No. 4-02-01943-EWH.United States Bankruptcy Court, D. Arizona.
January 24, 2007

EILEEN HOLLOWELL, Bankruptcy Judge

The real property in which the Debtors’ claimed a homestead right has been sold and the proceeds distributed under a final unappealed, unstayed order. As a result, and as explained in the balance of this decision, the Debtors right to assert a homestead exemption in the proceeds of the sale has been rendered moot.

Debtors commenced a Chapter 12 case on April 26, 2002. At that time, they operated a 320 acre farm located in Cochise County (“Property”). The Property was encumbered by a lien in favor of the United States Department of Agriculture, Farm Service Agency (“FSA”) securing a debt in excess of $800,000. It was also subject to the lien claim of Cochise County for past-due property taxes. Located on the Property was a mobile home (“Mobile Home”), where the Debtors lived, but did not own on the petition date.

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The Debtors claimed a homestead exemption of $100,000, although they did not specify in their schedules what property was being claimed as their homestead. The Chapter 12 Trustee did not object to the Debtors’ homestead exemption claim. In September of 2003, the Debtors sought to use $20,000 of estate funds along with $18,000 of gift money from family members to purchase the Mobile Home.[1] The Debtors’ motion was granted after they stipulated that they would not make a homestead claim on the Mobile Home.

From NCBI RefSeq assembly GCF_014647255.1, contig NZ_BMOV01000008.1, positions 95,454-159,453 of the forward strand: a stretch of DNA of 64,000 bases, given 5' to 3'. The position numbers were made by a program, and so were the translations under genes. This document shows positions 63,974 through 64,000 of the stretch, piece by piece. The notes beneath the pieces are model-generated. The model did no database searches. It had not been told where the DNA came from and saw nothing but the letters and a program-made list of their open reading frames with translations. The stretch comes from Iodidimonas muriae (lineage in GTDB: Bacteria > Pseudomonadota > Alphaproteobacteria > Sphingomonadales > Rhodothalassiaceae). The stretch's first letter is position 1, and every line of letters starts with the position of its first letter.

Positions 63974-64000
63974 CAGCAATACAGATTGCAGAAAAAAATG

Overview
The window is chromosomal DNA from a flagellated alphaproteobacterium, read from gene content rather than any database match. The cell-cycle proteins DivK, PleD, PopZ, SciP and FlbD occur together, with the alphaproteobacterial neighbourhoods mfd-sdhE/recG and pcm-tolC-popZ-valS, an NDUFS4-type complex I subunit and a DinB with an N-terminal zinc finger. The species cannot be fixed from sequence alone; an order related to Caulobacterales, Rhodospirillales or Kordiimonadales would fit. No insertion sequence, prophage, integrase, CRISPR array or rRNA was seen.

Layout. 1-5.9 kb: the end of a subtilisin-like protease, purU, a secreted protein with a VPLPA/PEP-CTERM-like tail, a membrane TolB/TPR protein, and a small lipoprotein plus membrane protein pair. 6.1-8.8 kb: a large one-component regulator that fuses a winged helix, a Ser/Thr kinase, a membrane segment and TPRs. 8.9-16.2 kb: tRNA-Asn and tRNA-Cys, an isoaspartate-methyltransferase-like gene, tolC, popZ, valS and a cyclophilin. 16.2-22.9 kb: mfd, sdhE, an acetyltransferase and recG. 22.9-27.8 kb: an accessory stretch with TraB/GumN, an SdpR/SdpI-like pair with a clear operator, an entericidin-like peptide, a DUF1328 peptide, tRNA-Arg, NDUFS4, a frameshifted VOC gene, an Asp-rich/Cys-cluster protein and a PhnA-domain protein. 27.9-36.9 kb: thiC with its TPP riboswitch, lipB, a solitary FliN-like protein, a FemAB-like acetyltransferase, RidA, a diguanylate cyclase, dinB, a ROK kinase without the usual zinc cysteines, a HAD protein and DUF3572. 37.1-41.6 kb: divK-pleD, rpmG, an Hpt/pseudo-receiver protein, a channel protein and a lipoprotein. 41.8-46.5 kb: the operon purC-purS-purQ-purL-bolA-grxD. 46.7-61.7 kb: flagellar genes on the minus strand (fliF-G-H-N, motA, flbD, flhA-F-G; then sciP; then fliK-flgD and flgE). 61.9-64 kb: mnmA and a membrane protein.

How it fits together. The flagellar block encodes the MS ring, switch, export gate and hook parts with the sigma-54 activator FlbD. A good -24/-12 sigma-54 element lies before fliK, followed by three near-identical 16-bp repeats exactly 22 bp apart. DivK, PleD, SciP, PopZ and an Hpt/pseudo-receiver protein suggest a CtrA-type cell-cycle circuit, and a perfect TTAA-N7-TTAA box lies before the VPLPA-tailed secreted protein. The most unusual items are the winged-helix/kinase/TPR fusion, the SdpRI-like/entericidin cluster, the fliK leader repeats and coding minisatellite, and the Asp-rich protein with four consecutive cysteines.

On the motion of the Chapter 12 Trustee, the Debtors’ case was converted to a Chapter 7 on June 18, 2004 for “cause” including material misrepresentations made by the Debtors regarding the use of estate funds. Following the conversion, the Debtors amended their schedules, but did not amend their original claim of homestead exemption. On December 6, 2004, the Chapter 7 Trustee (who had also acted as the Chapter 12 Trustee) filed an objection to the Debtors’ homestead exemption on the grounds that the Debtors had waived their right to the exemption during the Chapter 12 when they purchased the Mobile Home. The Trustee’s objection was sustained by an order entered on February 9, 2005 (“Homestead Order”). The Debtors appealed that order, but did not obtain a stay pending appeal.

On March 16, 2005, the Chapter 7 Trustee filed a motion to sell the Property pursuant to U.S.C. § 363(f) free and clear of all liens, claims and interests (“Sale

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Motion”).[2] The Sale Motion noted that the proposed purchase price was insufficient to pay the full amount of FSA and Cochise County’s lien claims. The Debtors filed an objection to the Sale Motion, which was overruled. On April 21, 2005, an order was entered approving the sale of the Property to the highest bidder for $550,000 (“Sale Order”).